DiPietro and Cheek told The Tennessean that in the past two years since Rogers’ retirement, UT has improved the student disciplinary process as well as how it reports and handles sexual assaults.
The revelation of Rogers’ 2013 documents alleging interference by the UT athletics department on student discipline comes amid growing scrutiny of the university after several misconduct allegations against football players. At least five players on the 2014 roster have been accused of sexual assault.
In other words, they can report the sexual assaults. They just can’t prevent the sexual assaults.
Then, there are the clever euphemisms.
In a February interview in Memphis, Cheek strongly denied that he or the athletics department inappropriately influenced discipline of student-athletes. Rogers never cited concerns about a specific case involving a student-athlete, Cheek said.
Cheek said he and Hart were at times critical of punishments meted out to student-athletes. Cheek said Rogers’ staff was too punitive and “legalistic” with all students, not just student-athletes, involving some offenses.
Yeah, getting “legalistic” with people who break the law by sexually assaulting others… what are they thinking?
But the best part is importing someone from FSU – FSU! – to run the asylum, er, athletic department and go on to do this: “… the position of athletics director for the first time had been elevated to vice chancellor, giving Hart more power on universitywide issues than previous athletics directors.”
It’s Phil Fulmer’s wet dream. And the results were entirely predictable.
In one incident referenced in Rogers’ documents, Rogers witnessed Hart “shouting at” Jenny Wright, whose primary responsibility was determining discipline in student misconduct cases.
According to Wright, Hart told her that he did not agree with penalties she had given football players. He questioned whether she was harsher on athletes than traditional students and criticized her specifically over the punishment she had given a football player. Wright denied treating athletes differently than other students.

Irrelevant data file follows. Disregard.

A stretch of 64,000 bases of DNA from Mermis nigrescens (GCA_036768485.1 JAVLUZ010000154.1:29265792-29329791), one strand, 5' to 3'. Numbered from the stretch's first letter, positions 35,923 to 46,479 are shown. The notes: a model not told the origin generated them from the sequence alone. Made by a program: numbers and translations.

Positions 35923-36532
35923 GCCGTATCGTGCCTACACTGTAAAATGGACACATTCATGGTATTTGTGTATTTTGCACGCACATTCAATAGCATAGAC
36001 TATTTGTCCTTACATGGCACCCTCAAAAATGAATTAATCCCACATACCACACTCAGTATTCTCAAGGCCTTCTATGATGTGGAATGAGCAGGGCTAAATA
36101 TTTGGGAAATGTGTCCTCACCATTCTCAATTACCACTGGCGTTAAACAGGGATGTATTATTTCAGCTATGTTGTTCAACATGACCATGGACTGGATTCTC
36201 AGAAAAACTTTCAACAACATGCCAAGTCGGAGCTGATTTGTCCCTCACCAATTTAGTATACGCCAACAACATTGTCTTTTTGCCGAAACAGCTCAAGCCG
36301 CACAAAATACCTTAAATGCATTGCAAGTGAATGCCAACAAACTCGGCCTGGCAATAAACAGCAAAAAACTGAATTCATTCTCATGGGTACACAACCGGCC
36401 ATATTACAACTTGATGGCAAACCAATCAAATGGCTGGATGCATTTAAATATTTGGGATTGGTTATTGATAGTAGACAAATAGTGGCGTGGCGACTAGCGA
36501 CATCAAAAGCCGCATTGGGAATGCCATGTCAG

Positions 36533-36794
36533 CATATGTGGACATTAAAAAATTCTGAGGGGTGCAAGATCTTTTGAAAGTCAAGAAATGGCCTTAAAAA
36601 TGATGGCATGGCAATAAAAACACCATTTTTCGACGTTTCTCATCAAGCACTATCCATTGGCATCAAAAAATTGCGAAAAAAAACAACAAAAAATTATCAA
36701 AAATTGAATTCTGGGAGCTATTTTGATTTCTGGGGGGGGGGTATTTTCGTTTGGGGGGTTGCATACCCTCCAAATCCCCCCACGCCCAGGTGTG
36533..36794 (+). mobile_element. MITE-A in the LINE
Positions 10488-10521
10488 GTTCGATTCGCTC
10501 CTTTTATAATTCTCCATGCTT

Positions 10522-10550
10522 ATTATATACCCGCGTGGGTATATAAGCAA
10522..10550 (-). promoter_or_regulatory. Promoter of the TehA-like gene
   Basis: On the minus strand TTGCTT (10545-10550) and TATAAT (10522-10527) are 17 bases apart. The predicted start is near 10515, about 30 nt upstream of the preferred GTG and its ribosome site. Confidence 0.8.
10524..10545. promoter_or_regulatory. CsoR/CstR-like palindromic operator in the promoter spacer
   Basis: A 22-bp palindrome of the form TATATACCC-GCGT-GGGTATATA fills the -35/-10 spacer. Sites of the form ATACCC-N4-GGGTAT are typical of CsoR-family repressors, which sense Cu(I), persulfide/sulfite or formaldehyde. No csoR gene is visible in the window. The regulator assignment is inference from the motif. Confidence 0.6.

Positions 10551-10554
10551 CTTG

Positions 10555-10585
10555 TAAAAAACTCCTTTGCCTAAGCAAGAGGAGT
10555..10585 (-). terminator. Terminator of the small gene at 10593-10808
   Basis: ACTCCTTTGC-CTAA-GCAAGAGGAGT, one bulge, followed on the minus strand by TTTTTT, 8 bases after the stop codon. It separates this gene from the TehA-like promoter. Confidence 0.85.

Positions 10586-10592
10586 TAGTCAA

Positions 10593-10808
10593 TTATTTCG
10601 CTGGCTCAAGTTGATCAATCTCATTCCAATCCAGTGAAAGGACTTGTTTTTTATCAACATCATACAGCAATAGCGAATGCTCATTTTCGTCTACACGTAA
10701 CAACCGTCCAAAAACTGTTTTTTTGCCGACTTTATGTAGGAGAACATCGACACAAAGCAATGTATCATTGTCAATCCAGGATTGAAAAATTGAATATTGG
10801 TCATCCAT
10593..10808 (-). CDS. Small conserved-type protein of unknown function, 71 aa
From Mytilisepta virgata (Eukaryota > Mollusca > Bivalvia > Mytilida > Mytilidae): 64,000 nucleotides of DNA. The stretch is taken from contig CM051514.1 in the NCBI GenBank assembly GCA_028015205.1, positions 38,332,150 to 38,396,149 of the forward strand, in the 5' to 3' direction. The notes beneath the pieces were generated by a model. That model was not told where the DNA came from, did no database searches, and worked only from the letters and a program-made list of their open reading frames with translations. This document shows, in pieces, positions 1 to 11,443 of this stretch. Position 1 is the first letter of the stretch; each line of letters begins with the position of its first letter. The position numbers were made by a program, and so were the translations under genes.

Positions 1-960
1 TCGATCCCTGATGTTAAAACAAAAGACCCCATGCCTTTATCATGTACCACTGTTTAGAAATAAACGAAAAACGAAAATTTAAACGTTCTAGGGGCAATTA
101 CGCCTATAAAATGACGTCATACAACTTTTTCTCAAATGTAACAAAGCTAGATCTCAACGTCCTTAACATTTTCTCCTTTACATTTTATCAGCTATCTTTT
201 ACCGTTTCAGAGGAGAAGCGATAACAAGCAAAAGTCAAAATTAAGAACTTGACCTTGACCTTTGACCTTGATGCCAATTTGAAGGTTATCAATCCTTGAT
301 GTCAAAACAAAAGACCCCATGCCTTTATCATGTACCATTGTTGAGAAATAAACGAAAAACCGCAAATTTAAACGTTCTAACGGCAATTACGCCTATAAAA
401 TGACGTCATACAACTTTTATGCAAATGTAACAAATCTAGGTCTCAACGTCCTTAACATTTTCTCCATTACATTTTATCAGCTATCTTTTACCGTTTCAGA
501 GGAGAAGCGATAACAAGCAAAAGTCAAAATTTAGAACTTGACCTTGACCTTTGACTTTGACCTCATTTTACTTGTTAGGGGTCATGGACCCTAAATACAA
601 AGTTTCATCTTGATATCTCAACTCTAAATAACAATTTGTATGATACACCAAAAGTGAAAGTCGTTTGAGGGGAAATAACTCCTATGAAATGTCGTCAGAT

“During our discussion, Mr. Hart stood in front of me, leaned his face toward mine, raised his voice as he spoke and became visibly angry,” Wright told The Tennessean. The confrontation occurred in 2012 in a hallway before a female athletics luncheon. “Vice Chancellor Rogers stood next to us throughout the conversation, and dozens of my colleagues walked past us in the corridor.”
In 2013, Wright found herself in the middle of a public controversy when she was accused of engaging in inappropriate sexual relations with student-athletes. The allegations led to her termination. However, an independent review subsequently commissioned by the university found no evidence to support the allegations against Wright.
The report on Wright included the summary of an interview with Becky Dahl, then an assistant director of programs at UT’s Department of Recreational Sports. Dahl told investigators that in the summer of 2013, Wright had confided in her she was being pressured by the athletics director, “to perform her job in a certain way that she felt was not in the best interest of students” and he “could have caused her to be terminated or reprimanded and she was afraid of him.”
The investigative report also recommended that “the Chancellor should issue a communication to all employees of the Athletics Department that threats against a University employee in an effort to impede the exercise of responsibilities related to student disciplinary actions and compliance matters would be a violation of the University’s Code of Conduct and grounds for disciplinary action, including termination of employment.”
In response to that recommendation, Cheek met with athletics department employees and instructed them not to interfere with student disciplinary cases, according to a university spokeswoman.
I guess the lesson hasn’t stuck yet. But there’s still hope.
“Our first priority is to prevent sexual assaults on campus,” Cheek said. “Any sexual assaults — male-on-female, female-on-male — is unacceptable at the University of Tennessee Knoxville. We have been proactive in developing a new policy and getting input from faculty, staff and students. We put together in the late spring, early summer a task force to have an interim policy in place by August of 2014 so that our students knew about it. We heightened the awareness of sexual assault considerably in our orientation programs.”
Well, maybe not.
I tell you what – there are days when I read shit like this and shake my head. For me, sometimes the wonder isn’t so much that many cases of on-campus sexual assault involving student-athletes aren’t properly resolved, as it is that the victims are willing to report them in the first place. (At least the basketball players in question were kicked off the team and out of school.)
Oh, and the punchline in this particular case?
UO public records officer Lisa Thornton in an email cited the federal Family Educational Rights and Privacy Act, attorney-client privilege and “applicable exemptions and exclusions from the Oregon Public Records law” as reasons for the redactions.
FERPA giveth and FERPA taketh away. Convenient for the schools, anyway.
An Arkansas player is charged with DWI and Bert takes away his driving privileges.
Maybe next time, he’ll be grounded, too.